Darren Hayes, Lisa Mitchell and Hatchie: the best new Australian music of February | australian music

The Black Cardinals – Broken Man

For fans of: The Black Crowes, Audioslave, Myles Kennedy

If you’re the kind of music fan who keeps the dial locked on Triple M and has the Four symbols tattooed on your skin, you might be a bit perplexed by recent reports of guitar music drifting away from the culture, pop stars and hip-hop producers invading the charts.

If that’s you, the Black Cardinals are your new favorite band – a roaring, roaring rock ‘n’ roll beast on stage, possessing all the swagger of Jagger and none of the credentials of Maroon 5. Built on a distorted oriental guitar riff which falls somewhere between Audioslave’s Cochise, Silverchair’s Israel’s Son and the Party of Five theme, vocalist Craig Cassar roars like Third Brother Robinson, alongside a band that dole out a steady bluesy backbeat. You better believe it all leads to a thrilling wah-wah-assisted shredding solo. Lighters off, please.

For more: Catch the Black Cardinals with Wolfmother and Shihad in March and April at Uncaged Festival in Melbourne, Sydney and Brisbane.

Hatchie – Quicksand

For fans of: Charli XCX, Solange, Madonna

Glittering joy of the dancefloor: Hatchie. Photography: Lissyelle

After years of jangle pop melodies and sugary shoegaze, Harriet Pilbeam has turned to the dance floor, with Quicksand sounding eerily like the pop music of 2022. It’s quite a change of style from an artist whose music used to fall somewhere between twee songs from Sarah Records and pedal-powered shredders like Ride and Slowdive, but it works like a charm. Quicksand packs the same scintillating joy of Madonna’s William Orbit tunes, with an underwater reverb swimming to a euphoric chorus that just might cross into So Fresh territory. Despite her claims in the chorus of sinking into quicksand, Hatchie soars high above the ground on this celestial gem.

For more: The album Giving The World Away is released in April. Until then, discover his first album of 2019 Keepsake.

Darren Hayes – Let’s Try To Be In Love

For fans of: Human League, Tears For Fears, Savage Garden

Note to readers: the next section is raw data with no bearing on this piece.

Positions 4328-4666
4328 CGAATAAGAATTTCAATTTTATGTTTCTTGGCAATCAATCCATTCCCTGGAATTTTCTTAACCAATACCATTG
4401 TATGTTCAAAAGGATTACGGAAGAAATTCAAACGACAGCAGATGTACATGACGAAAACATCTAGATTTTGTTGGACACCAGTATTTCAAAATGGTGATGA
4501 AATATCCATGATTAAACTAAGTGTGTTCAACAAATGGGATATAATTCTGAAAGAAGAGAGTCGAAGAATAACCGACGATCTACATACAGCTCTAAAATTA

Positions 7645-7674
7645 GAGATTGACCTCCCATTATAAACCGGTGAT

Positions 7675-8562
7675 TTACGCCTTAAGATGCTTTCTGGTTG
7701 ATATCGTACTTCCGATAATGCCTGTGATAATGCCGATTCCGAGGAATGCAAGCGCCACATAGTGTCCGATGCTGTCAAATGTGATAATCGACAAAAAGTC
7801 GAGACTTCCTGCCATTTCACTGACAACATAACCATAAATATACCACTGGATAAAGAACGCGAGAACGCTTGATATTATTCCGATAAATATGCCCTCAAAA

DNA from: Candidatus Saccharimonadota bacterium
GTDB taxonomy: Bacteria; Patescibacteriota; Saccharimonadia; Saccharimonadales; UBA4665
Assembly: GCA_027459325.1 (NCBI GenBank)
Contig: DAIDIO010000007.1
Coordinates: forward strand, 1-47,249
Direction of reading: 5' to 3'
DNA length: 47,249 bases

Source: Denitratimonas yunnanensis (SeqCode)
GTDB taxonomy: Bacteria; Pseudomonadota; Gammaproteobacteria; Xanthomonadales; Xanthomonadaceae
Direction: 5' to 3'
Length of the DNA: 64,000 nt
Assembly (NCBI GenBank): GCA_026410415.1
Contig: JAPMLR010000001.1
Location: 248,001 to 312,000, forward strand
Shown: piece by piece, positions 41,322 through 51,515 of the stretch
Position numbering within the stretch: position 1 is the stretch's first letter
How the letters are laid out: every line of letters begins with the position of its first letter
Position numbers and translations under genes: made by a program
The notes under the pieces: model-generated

It’s been 10 long years since Darren Hayes last released music, and given that Bruno Mars, the Weeknd and a host of other artists have since claimed his disco brand 1985 AM to the eye- liner – scoring billions of streams in the process – it’s high time the Brisbane lad returned to show recent challengers what a hearty drum machine and his fantastic falsetto voice can really accomplish.

As befits the man who might write a Savage Garden radio hit in his sleep, it takes five seconds for the song’s hook to come up and slip into your brain, after which it hits it again and again, like if it triggered a soul sample. While Hayes’ version of EDM doesn’t involve a pre-programmed beat spinning soullessly to a predetermined drop, he achieves a similar effect in the bridge with a congo beat that sprints with wide-eyed childlike excitement towards the hook.

For more: Hayes headlines the Sydney 2022 Gay and Lesbian Mardi Gras Parade on March 5.

Methyl Ethel and Stella Donnelly – Proof

For fans of: MGMT, Avalanches, Empire of the Sun

Stella Donnelly performing at Laneway Auckland in 2020.
Stella Donnelly performing at Laneway Auckland in 2020. Photography: Dave Simpson/WireImage

A hypnotic call-and-response track that sees vocalist Jake Webb and guest Stella Donnelly nearly stuck in a state of echolalia, the trance-like repetition of words and phrases creating a perfect rhythmic device. After the pair spend a merry few moments bouncing syllables over a stabbing backing track, the track turns into a dreamy interlude that sounds like Luke Steele has been tasked with soundtracking a remake of NeverEnding Story. It’s an extremely weird pop song, but it’s so catchy that its quirks will go unexplored by many. Give it 20 plays and you’ll still notice cool little production flourishes buried in plain sight.

For more: New album Are you haunted? releases February 22.

A Place in Heaven – The Cradle

For fans of: Teenage Fanclub, Big Star, the Springfields

With a built-in swagger that sits at a slightly off beat (similar to a walk in a pool in jeans), The Cradle kicks down the door and cruises around confidently with the jangle and glee of a Teenage Fanclub song and a laconic antipodal drawl to boot. Sydney-based one-man-band A Place in the Sky is the product of Gavin Angus-Leppan’s lockdown malaise, with the haze of shoegaze-style production gloriously at odds with the bright vocal harmonies, melodic leaps major/minor and the jingle jangle of a sunny morning peering through the curtains. It’s deceptively layered, with pitch-perfect vocal harmonies allowed to trail lightly, lazily draped over the main melody as if recorded in one take by a motley psychedelic collective.